Georgieva said the global outlook was "a little bit like the weather here in Davos — the horizon has darkened."

She said it's going to be a "tough year" and that one of the big problems is surging food prices, partly fueled by the Russia- Ukraine war.

Georgieva listed a host of other challenges, including rising interest rates, inflation, the strengthening dollar, a slowdown in China, the climate crisis and a recent "rough spot" for cryptocurrencies.

Other speakers on the panel debated whether Europe would fall into recession after the European Central Bank signaled that it would start tightening monetary policy.

The director of the Center for Oceans Solutions at Stanford University has called for the integration of 'blue foods' — a shorthand for fisheries and other aquatic products — into the global food system.

"Blue foods are an important part of the food system but generally ignored in global discussions and the future of food," Jim Leape said. "The core challenge is to bring blue foods on to the main table as vital part of economic planning and recognize that most blue foods are produced by artisanal fishers and be sensitive and considerate of their daily challenges."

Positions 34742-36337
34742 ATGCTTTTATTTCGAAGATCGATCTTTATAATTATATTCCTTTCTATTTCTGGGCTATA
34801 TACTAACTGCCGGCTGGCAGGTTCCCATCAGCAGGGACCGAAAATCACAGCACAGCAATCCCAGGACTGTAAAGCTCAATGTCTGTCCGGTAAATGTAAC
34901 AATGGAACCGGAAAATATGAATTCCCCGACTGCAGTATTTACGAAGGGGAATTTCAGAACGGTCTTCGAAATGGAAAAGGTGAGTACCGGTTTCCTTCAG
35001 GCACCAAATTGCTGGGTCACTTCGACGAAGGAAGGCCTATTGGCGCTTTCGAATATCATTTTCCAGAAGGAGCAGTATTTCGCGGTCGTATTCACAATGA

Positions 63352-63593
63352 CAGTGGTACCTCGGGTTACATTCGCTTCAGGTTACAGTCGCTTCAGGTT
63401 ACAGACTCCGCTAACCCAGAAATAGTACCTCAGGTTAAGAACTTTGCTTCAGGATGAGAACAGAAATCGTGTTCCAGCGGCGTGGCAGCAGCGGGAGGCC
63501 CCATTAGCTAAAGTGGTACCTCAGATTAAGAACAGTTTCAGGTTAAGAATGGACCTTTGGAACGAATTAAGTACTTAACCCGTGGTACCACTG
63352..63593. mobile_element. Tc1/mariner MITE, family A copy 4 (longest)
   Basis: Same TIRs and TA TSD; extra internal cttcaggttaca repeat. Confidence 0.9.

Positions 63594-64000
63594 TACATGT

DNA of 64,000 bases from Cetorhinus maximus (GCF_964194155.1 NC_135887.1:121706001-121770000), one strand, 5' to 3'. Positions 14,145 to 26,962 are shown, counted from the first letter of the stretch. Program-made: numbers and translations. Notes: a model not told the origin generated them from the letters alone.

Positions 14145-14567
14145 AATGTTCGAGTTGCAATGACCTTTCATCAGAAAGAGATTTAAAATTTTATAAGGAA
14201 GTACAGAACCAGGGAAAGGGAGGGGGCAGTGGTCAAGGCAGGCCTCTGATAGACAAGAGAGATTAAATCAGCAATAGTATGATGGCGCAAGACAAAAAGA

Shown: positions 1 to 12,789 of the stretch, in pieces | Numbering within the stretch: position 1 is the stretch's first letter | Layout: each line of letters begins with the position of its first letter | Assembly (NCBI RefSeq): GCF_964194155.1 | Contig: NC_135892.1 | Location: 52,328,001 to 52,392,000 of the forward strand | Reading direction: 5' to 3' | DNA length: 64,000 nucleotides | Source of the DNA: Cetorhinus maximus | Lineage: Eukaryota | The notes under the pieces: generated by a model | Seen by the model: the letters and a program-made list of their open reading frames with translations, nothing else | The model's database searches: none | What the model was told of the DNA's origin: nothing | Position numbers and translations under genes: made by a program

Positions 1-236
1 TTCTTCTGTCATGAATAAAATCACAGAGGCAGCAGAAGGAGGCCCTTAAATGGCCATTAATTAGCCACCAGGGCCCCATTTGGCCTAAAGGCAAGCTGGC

Speaking at a panel on blue foods and responding to a question on producing aquatic foods sustainably, Leape called for a change on the perception of blue foods as they offer nutritious alternatives.

Ecuadorian environment minister Gustavo Manrique Miranda outlined measures his country was taking to promote blue foods, marine biodiversity, climate smart aquaculture and responsible tourism around the expanded Galapagos Marine Park.

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Ukrainian President Volodymyr Zelenskyy displayed on a screen as he addresses the audience from Kyiv on a screen during the World Economic Forum in Davos, Switzerland, Monday, May 23, 2022. The annual meeting of the World Economic Forum is taking place in Davos from May 22 until May 26, 2022. (AP Photo/Markus Schreiber)